Average moose year forecast for hunters

Southern peninsula numbers expected to be higher

Posted: Friday, August 25, 2000

The 2000 moose season on the Kenai Peninsula is expected to be on par or a little above last year's total with management areas seeing both growth and decline, local wildlife managers said this week.

"Overall, I would say hunting will be slightly better for moose this year," said Department of Fish and Game wildlife technician Larry Lewis. "We had a total harvest of 350 last year and we are expecting 450 this year."

And while most hunters traded fishing rods for rifles Sunday as the season began in earnest, finding a legal bull in management Unit 15 could be a matter of location. The archery season ended Aug. 17, while the rifle season ends Sept. 20.

Hunters targeting southern Kenai Peninsula moose populations should fare better in filling their freezers this fall than those in the northern regions. Lewis said milder winters in the lower third of management Unit 15, or 15C, have allowed more calves to survive and become legal spike bulls.

"About 50 percent of the total harvest comes from there (15C)," Lewis said. "We're seeing milder winters that are allowing them to grow."

The 15C management area stretches from the Kasilof River south to the Chugach Islands, at the tip of the peninsula.

Lewis contrasted the available numbers in 15C with that of Unit 15A, north of Sterling. He said the area would probably see a decline because of two hard winters that eliminated many calves that would later become spike bulls.

"I would characterize 15A as stable to declining," Lewis said. "The spike-fork (moose) is 40 to 60 percent of the harvest traditionally, and if they go away, that cuts into your harvest."

The same prediction on average moose numbers came from Kenai National Wildlife Refuge Manager Robin West, who said, so far, hunting on the refuge has been slow.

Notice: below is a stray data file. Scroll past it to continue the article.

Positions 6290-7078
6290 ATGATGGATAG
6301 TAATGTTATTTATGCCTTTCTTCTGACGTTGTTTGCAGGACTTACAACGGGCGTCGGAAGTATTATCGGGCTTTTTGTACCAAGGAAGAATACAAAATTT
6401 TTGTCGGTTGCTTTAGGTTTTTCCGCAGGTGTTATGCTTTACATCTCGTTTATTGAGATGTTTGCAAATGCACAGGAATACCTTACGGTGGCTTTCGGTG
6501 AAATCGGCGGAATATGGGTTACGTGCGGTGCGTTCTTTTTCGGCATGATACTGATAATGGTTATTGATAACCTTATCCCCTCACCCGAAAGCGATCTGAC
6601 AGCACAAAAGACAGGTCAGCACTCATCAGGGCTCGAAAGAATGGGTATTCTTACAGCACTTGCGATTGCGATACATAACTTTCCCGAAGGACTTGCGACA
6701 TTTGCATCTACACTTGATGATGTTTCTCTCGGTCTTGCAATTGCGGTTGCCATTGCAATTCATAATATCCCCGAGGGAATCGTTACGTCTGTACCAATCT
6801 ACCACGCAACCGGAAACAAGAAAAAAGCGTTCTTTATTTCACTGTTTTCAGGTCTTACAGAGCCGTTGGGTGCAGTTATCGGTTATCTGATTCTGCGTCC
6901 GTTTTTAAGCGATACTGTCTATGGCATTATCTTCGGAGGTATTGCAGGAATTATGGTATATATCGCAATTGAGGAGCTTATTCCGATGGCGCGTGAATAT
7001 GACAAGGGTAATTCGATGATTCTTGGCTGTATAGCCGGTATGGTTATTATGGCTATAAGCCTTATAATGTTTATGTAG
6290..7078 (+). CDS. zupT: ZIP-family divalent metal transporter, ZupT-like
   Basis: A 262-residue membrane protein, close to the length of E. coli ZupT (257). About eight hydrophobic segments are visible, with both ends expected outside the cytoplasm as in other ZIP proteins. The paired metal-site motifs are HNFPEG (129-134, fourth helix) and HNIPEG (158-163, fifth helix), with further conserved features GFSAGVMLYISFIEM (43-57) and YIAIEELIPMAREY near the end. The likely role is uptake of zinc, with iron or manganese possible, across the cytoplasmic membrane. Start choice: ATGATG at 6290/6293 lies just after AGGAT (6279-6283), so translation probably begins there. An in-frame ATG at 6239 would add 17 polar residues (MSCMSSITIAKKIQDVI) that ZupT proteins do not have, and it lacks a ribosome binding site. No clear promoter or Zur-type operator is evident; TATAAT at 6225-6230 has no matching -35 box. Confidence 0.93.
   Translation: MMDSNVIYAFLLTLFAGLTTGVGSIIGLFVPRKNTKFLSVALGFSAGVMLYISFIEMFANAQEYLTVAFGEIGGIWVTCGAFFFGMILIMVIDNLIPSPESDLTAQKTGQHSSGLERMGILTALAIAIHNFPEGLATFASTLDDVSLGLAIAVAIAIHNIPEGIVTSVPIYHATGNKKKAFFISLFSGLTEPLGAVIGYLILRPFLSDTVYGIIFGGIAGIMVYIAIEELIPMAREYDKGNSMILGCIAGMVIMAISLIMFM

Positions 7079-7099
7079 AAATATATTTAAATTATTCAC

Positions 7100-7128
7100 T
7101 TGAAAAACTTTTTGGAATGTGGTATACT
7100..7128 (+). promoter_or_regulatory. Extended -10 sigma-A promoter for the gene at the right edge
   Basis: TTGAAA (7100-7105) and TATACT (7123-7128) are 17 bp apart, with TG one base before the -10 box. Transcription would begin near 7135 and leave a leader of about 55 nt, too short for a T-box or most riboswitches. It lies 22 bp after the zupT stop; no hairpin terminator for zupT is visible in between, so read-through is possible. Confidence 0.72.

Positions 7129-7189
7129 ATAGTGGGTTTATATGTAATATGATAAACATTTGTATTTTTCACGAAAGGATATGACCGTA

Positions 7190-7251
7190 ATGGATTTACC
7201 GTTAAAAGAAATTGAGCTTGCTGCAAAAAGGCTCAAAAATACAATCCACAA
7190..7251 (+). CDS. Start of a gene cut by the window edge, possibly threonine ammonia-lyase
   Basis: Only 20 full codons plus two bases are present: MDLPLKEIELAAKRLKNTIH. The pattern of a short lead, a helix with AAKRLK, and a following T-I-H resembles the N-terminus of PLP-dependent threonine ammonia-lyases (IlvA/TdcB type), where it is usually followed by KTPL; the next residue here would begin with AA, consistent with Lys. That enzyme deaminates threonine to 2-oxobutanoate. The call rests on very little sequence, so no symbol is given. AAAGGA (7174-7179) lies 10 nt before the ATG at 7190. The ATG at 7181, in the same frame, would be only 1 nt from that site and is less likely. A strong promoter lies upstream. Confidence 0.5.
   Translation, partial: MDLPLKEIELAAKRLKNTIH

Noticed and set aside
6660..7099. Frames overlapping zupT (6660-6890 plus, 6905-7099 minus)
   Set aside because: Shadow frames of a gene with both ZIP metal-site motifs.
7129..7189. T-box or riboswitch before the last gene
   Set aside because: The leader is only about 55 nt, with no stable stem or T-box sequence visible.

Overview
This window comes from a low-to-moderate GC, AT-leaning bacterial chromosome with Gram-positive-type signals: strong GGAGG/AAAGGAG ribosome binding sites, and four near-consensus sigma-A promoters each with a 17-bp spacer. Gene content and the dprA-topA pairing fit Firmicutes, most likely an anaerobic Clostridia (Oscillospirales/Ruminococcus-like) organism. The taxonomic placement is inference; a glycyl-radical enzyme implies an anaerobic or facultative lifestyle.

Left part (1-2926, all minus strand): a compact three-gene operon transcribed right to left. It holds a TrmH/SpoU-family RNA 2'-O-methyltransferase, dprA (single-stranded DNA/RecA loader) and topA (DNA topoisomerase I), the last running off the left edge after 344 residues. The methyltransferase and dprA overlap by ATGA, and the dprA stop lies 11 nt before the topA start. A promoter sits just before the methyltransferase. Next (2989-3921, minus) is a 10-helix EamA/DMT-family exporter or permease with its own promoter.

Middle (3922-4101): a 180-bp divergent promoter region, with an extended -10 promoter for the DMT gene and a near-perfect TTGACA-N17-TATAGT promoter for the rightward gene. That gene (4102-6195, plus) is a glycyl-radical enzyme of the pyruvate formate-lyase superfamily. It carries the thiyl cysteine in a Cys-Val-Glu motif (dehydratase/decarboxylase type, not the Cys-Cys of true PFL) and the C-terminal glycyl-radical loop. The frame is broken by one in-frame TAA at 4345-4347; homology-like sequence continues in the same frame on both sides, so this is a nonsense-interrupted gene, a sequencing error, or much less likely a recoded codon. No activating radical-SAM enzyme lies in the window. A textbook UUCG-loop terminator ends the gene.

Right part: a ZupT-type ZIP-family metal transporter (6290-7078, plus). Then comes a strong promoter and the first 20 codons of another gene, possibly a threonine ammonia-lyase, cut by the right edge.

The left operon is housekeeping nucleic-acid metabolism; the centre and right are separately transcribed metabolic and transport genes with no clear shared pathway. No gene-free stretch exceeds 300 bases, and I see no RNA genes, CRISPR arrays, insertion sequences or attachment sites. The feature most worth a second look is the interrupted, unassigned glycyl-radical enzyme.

"It was slow during the archery season and has been during the early rifle season," West said. "It's because of the warm weather. The moose are just not as active as they get when the cooler weather sets in.

"Last year, we lost a number of calves that would have been legal," West said.

He said calves don't retain fat reserves when they are feeding and growing in their first year and are the first in the population to succumb to the weather when extreme cold or deep snow sets in.

For hunters seeking a bit of added adventure, Lewis said, Fish and Game is offering a registration-only moose hunt on Kalgin Island in Cook Inlet. The hunt runs through Sept. 30. Hunters must register at the regional Fish and Game offices and Lewis said an unlimited number of permits are available.

"We have a population estimate of around 60 to 80 moose on the island," Lewis said. "We would like to have it down around 25."

Lewis said moose were introduced to the island in the 1950s and face no predators.

"It's a tough area to hunt, but the moose are there," Lewis said.

In other seasons of note, Lewis said caribou permit holders in the Killey River and Kenai Mountains areas should have a good opportunity to get an animal. He said the caribou population in the Kenai Mountains area totals around 400.

For bird hunters, the grouse and ptarmigan seasons began Aug. 10.



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